Polisi Bassoon

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    Michael A. Maxwell

    Polisi Bassoon

    This bassoon is a Polisi Artist model bassoon. Its serial number is 520. There are three models of Polisi bassoons. The lowest grade model is the Polisi Standard. The mid-level Polisi bassoon is the Concert Model. The highest grade model of Polisi bassoon is the Artist. Model. William Polisi contracted first with the Kohlert bassoon company in East Germany to manufacture the parts of his bassoons and then had them shipped to New York City to have assembled. The reasons I have heard that he did this was the import taxes were cheaper on a instrument shipped to the United States if it was shipped in parts and not a complete instrument. The other reason that he had them shipped to the United States was that he wanted add some of his improvements to the instrument. He had a few patents on improvements to bassoons. In the mid-1960s Kohert bassoon went bankrupt and Polisi had his bassoon parts manufactured by the Schreiber bassoon company. It has been said that the lower the Artist bassoon serial number the better the quality of an instrument. That means this instrument was most probably manufactured by the Kohlert bassoon company.

    This bassoon was purchased by one of my students Lindsey Joiner now Lindsey McCoy (married name) in 2001. She had it repadded and serviced by Peter Landy in New York City. Lindsey and her father Dan Joiner flew to Boston Mass. and met Michele Ruel at the airport to purchase the bassoon. Michele Ruel’s parents Joseph and Julia Kriselewicz purchased the bassoon for Michele around the year 1960. It was probably purchased from a music store in Belleville NJ. Michele’s private teacher during her high school years was Rodney Ruth. Rodney Ruth served in the Air Force and played clarinet and bassoon in the Air Force band in Japan. We he returned to the United States after WWII he studied bassoon at the Manattan School of Music in New York city. Rodeny teacher at the Manatther School of Music was Eli Carmen. Rodney played on a pre WWII Heckel serial number 6084. He purchase his Heckel bassoon from the Manies Music store in New York City around 1960.They brought it back to Fayetteville, Georgia. Michael Maxwell, her teacher, advised that it be serviced by Peter Landy in New York City. They were able to fly both to Boston and New York because Mrs. Lindsey worked for Delta Airlines and had free fight privileges.

    Lindsey played this instrument during her high school years but when she graduated high school she stopped playing. She did play one time during her college years at her brother wedding. Lindsey attended Middle Ga. College and then the University of Georgia becomes a pharmist. This bassoon sat in a closet at her parent house until Michael Maxwell contacted Dan Joiner, her father to see if they would sell the instrument.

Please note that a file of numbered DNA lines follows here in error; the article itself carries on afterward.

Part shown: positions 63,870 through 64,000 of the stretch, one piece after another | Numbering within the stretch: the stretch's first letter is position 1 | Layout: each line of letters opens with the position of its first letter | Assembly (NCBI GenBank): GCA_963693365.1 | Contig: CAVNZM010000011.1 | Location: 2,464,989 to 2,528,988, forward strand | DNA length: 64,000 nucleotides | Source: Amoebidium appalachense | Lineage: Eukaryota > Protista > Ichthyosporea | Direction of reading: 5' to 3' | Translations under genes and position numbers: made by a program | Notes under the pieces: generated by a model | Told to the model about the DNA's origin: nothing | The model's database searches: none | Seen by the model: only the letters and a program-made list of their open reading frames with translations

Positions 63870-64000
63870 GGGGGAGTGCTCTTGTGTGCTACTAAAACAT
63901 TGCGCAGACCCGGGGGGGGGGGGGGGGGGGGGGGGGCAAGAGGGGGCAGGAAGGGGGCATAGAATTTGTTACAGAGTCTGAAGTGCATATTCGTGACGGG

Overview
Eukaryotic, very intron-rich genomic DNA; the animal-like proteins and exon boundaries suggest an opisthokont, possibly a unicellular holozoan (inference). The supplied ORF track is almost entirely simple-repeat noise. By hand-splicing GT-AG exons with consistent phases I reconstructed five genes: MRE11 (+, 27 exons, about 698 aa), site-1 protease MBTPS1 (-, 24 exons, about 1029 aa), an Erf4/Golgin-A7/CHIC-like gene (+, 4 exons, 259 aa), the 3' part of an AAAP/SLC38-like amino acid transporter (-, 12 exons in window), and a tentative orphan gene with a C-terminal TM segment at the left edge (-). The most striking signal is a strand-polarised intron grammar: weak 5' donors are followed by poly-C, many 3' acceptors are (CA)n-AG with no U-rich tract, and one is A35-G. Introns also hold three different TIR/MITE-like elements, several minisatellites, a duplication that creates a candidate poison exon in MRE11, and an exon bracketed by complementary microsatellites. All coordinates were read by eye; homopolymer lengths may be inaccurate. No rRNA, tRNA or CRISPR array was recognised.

A price was agreed upon and Andre Rhone purchased this bassoon in 2017. Andrew attended Jacksonville State University and began as a music major. His private teacher at Jacksonville State University was Eryn Oft.

    Does anyone else have more information about Polisi Bassoons

    James Hohlfeld

    I own a Polisi Artist model bassoon, serial number 525, labeled “Made in Germany”. In 2017, I bought it from a studio musician/arranger/conductor in Hollywood.

    I sent it to Keith Bowen in Seattle for repairs and installation of a left-hand whisper-key lock. More recently it has been thoroughly worked over by Angela Wells, The Reedery, Lakewood, CA.

    It is the only bassoon that I have ever seen that has a shiny black finish, and that “freaked me out a little” when I first started playing on it. Once I experienced how good the sound was, and how well in tune the instrument is (with a couple exceptions)…I got over it!

    I upgraded it with a Leitzinger bocal, and I am currently seeking a Heckel bocal to give me more choices in the sound I produce.

    This bassoon has the Polisi improvements — the plateau key with small hole (to vent G) for 1st finger left hand; the low E mute on the lowest B key-lever (Tchaikovsky, Symphony No. 6, Mvt. I); additional left-thumb lever for low C#; right-thumb lever for low Ab-Bb trill, and perhaps some others I have forgotten.

    I am eager to learn more about Polisi, and his ideas, and specifically about the how, where, when and why that pertains to my own instrument.

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